Hiding From The Kids

Shhh. Don’t tell anyone where I am. I’m hiding out in my laundry room with my laptop. I feel like I’m doing something slightly immoral or at least illegal….but it’s just past the half way mark of summer vacation and I’m beginning to get desperate for privacy.


I tried hiding in the bathroom but the kids found me. And walked right in. When I started locking the door, they started slipping notes under it. I installed a weather strip across the door bottom so even a sheet of paper no longer fit in the gap between door and floor.
That’s when my children, with whom I used to be so pleased when they used creative problem solving, scrawled extremely urgent, can’t wait until you get out of the bathroom questions like, “Is there anything to eat in this house?” or “Have you seen my shoes?” and “Why was he born first?” on last year’s poster board projects. They taped them on to my garden stakes, put on protective clothing and crawled through the prickly holly hedge under my bathroom window. Suddenly it got dark in the bathroom; was it supposed to rain today? I looked up expecting storm clouds and saw a bobbing picket sign, “The dog barfed on the new carpet!”
Ha! I just heard my daughter tell my son that I’m taking a shower. I figured they’d stay clear of the any room that held potential chores (hence me in crouched in this laundry room). I wonder how long I can pull this off. So far I’ve been in here longer than the bathroom and my most recent failed hiding place, the garden–

I made sure the kids understood that gardening was hard, sweaty, dirty, unpaid labor and for awhile it worked. I enjoyed quiet morning interludes marveling at the flowers on my tomato plants. Then they got hungry, peeled their cute little butts off the couch and came outside to find me. “What’s for lunch?” “It’s 9am.” “So?” “Here, have a pole bean.”
“Yeah right mom. What can I really eat?”
“A pole bean. Would you like a broccoli leaf with that?”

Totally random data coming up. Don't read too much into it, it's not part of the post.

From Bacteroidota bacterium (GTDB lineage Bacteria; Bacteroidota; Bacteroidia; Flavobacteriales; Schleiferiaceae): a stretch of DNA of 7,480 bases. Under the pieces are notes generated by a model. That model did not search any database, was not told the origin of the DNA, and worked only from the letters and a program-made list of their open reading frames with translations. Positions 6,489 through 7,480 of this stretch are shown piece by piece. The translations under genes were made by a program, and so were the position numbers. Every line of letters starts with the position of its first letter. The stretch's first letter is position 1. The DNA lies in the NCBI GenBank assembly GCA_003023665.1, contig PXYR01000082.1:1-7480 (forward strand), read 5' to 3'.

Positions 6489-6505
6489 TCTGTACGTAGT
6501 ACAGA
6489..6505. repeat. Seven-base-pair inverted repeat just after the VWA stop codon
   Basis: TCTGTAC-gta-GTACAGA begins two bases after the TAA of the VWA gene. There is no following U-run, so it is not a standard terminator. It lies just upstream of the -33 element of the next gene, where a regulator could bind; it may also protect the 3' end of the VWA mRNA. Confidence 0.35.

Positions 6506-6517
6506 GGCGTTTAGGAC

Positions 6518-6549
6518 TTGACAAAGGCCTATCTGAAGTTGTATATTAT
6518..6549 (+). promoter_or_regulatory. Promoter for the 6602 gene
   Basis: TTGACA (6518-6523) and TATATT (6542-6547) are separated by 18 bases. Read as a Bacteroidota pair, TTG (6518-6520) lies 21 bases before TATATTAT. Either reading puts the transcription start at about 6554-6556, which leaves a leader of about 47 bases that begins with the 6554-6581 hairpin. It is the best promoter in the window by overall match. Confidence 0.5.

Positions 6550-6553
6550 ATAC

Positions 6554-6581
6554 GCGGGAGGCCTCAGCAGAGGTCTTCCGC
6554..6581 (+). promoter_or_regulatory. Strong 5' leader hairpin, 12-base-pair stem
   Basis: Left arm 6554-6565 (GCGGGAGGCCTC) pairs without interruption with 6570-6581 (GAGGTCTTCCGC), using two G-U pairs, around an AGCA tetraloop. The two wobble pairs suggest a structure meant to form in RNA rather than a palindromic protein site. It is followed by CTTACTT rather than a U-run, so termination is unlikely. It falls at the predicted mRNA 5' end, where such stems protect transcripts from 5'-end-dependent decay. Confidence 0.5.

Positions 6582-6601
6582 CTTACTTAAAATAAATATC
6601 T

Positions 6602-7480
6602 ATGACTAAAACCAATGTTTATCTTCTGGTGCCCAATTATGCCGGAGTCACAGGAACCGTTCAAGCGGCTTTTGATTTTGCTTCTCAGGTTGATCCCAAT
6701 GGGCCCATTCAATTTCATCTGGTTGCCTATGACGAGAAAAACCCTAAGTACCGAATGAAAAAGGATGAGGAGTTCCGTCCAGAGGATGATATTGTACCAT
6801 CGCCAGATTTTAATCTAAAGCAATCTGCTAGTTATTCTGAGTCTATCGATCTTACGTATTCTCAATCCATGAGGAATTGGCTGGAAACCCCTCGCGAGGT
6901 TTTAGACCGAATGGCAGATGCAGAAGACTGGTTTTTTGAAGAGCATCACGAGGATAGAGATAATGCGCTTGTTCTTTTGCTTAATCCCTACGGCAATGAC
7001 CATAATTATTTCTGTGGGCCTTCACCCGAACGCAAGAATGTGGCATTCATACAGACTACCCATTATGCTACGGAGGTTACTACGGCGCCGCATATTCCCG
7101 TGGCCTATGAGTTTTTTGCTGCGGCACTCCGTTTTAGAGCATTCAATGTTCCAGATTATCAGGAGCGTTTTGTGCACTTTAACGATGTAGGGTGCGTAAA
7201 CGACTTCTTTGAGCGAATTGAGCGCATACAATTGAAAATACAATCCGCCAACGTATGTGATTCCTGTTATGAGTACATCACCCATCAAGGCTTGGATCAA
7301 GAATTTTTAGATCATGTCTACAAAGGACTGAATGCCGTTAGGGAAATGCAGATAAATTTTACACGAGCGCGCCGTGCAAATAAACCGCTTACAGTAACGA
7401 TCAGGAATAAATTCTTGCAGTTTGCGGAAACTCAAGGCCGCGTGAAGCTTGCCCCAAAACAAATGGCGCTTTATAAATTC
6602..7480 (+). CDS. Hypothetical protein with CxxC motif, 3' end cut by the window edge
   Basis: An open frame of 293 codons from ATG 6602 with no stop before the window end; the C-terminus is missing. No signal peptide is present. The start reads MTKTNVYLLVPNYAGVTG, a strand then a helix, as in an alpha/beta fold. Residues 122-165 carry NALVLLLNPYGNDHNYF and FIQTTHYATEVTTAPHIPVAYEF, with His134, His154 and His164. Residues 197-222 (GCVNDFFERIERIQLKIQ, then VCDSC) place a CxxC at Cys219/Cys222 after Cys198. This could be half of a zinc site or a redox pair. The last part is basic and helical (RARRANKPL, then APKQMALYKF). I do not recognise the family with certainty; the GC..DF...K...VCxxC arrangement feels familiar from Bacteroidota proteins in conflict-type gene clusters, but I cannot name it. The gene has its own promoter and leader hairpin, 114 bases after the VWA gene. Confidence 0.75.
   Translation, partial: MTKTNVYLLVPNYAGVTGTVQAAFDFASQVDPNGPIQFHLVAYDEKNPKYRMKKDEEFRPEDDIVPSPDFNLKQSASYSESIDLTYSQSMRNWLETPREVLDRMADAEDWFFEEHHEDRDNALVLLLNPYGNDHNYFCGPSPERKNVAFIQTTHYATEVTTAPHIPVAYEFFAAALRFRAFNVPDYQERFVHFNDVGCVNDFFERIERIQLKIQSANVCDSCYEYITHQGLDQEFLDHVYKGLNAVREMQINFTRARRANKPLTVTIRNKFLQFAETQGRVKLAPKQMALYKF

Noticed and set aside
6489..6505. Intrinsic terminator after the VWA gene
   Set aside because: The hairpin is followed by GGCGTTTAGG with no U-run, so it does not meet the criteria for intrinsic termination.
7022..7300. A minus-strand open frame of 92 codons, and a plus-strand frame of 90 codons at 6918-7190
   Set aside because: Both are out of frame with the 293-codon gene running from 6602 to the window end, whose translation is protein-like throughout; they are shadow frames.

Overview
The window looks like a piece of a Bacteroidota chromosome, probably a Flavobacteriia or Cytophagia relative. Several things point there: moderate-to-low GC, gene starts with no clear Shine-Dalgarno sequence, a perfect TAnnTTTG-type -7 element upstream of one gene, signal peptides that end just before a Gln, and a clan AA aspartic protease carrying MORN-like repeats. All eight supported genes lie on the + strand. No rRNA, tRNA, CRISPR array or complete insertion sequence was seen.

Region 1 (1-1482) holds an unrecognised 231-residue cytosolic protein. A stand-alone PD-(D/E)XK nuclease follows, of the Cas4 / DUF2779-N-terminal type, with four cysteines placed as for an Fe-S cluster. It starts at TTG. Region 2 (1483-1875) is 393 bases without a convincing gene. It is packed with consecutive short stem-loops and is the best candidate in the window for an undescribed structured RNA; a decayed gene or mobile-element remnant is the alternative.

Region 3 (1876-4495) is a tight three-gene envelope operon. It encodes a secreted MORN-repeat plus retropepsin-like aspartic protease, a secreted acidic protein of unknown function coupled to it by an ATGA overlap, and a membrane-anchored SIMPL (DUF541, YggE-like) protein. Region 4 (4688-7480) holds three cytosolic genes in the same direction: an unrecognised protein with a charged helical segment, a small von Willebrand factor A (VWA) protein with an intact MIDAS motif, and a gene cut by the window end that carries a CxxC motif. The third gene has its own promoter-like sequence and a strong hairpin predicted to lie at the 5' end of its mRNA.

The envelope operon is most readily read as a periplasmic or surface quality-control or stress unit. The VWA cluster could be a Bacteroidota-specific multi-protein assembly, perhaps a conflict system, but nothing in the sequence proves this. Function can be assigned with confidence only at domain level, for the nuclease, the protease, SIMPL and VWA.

“Mawwwwmmmm!”

My next attempted hiding place was the attic. It’s big enough to stand in, has lighting and averages about 113 degrees during the summer. I figured I could put on my bathing suit, grab a towel and a couple cucumber slices and pretend I was at the Bellagio Spa in Las Vegas.
As I lay there dreaming of a fruit smoothie and a masseuse named Sven, I heard muffled thumping and crashing noises from below. Then came the tapping on the living room ceiling. “Keep tapping, sis. When the tone changes from hollow thud to muffled thud, you know you found her. I’ve seen mom test for wall studs this way when she hangs pictures.” At least this time I wasn’t too disappointed in being found – the cucumbers dehydrated; the sweat was stinging my eyes and I think I had a splinter in my butt.

My friend Beth asked why I didn’t hide in my closet. Last summer she stayed hidden two days before the kids found her. Her closet was so big it needed a fluorescent light fixture. She put her desk and computer in there and made it her home office. Mine is not so grand but after shoving some shoes and Christmas wrap out of the way, definitely big enough to sit in. Although not air conditioned, it’s not as hot as the attic.
I told Beth I’d run in there now if I could find a flashlight that worked in this house. My closet has this normally handy feature where the light goes on when you open the door and goes off when you shut it. I don’t know how to circumvent it. Otherwise I’d move a coffee maker, wine cooler and stack of magazines into my closet and never come out. Wait. That won’t work. The kids could follow the trail of the extension cord.

Rats. The phone just rang and my daughter found me. I have to take this call; it’s my mother—who would gladly tell the children where to look for me the next time I try to hide.

Note to self – Put lock on laundry room door. Better yet, add electrical outlets and wine fridge in bedroom closet.